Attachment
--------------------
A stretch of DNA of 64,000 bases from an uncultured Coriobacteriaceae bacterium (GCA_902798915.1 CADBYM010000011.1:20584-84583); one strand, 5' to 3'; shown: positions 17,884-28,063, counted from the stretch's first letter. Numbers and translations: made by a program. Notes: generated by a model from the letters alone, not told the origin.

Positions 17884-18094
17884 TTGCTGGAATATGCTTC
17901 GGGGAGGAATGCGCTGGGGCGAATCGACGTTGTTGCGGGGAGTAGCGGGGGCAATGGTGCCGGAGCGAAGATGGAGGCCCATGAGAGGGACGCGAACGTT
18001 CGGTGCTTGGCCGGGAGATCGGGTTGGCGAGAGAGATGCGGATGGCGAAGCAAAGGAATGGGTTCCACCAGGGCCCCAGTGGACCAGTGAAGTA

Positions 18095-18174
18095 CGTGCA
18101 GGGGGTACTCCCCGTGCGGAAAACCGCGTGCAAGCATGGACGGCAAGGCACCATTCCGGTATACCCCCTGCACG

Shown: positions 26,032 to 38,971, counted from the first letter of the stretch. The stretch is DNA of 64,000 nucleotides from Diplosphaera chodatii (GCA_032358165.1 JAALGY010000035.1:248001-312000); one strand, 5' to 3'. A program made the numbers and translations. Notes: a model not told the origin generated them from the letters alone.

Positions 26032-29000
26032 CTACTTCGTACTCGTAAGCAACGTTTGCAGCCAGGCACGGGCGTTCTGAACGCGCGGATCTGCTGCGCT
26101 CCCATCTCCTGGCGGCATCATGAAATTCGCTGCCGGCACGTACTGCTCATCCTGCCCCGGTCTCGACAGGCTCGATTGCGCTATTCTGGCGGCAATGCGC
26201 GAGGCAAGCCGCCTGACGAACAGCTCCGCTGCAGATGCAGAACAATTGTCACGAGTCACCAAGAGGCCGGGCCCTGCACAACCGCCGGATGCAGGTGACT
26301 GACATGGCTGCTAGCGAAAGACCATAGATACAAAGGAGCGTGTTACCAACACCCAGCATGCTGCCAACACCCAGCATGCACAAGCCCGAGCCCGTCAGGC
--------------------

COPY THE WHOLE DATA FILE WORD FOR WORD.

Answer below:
A stretch of DNA of 64,000 bases from an uncultured Coriobacteriaceae bacterium (GCA_902798915.1 CADBYM010000011.1:20584-84583); one strand, 5' to 3'; shown: positions 17,884-28,063, counted from the stretch's first letter. Numbers and translations: made by a program. Notes: generated by a model from the letters alone, not told the origin.

Positions 17884-18094
17884 TTGCTGGAATATGCTTC
17901 GGGGAGGAATGCGCTGGGGCGAATCGACGTTGTTGCGGGGAGTAGCGGGGGCAATGGTGCCGGAGCGAAGATGGAGGCCCATGAGAGGGACGCGAACGTT
18001 CGGTGCTTGGCCGGGAGATCGGGTTGGCGAGAGAGATGCGGATGGCGAAGCAAAGGAATGGGTTCCACCAGGGCCCCAGTGGACCAGTGAAGTA

Positions 18095-18174
18095 CGTGCA
18101 GGGGGTACTCCCCGTGCGGAAAACCGCGTGCAAGCATGGACGGCAAGGCACCATTCCGGTATACCCCCTGCACG

Shown: positions 26,032 to 38,971, counted from the first letter of the stretch. The stretch is DNA of 64,000 nucleotides from Diplosphaera chodatii (GCA_032358165.1 JAALGY010000035.1:248001-312000); one strand, 5' to 3'. A program made the numbers and translations. Notes: a model not told the origin generated them from the letters alone.

Positions 26032-29000
26032 CTACTTCGTACTCGTAAGCAACGTTTGCAGCCAGGCACGGGCGTTCTGAACGCGCGGATCTGCTGCGCT
26101 CCCATCTCCTGGCGGCATCATGAAATTCGCTGCCGGCACGTACTGCTCATCCTGCCCCGGTCTCGACAGGCTCGATTGCGCTATTCTGGCGGCAATGCGC
26201 GAGGCAAGCCGCCTGACGAACAGCTCCGCTGCAGATGCAGAACAATTGTCACGAGTCACCAAGAGGCCGGGCCCTGCACAACCGCCGGATGCAGGTGACT
26301 GACATGGCTGCTAGCGAAAGACCATAGATACAAAGGAGCGTGTTACCAACACCCAGCATGCTGCCAACACCCAGCATGCACAAGCCCGAGCCCGTCAGGC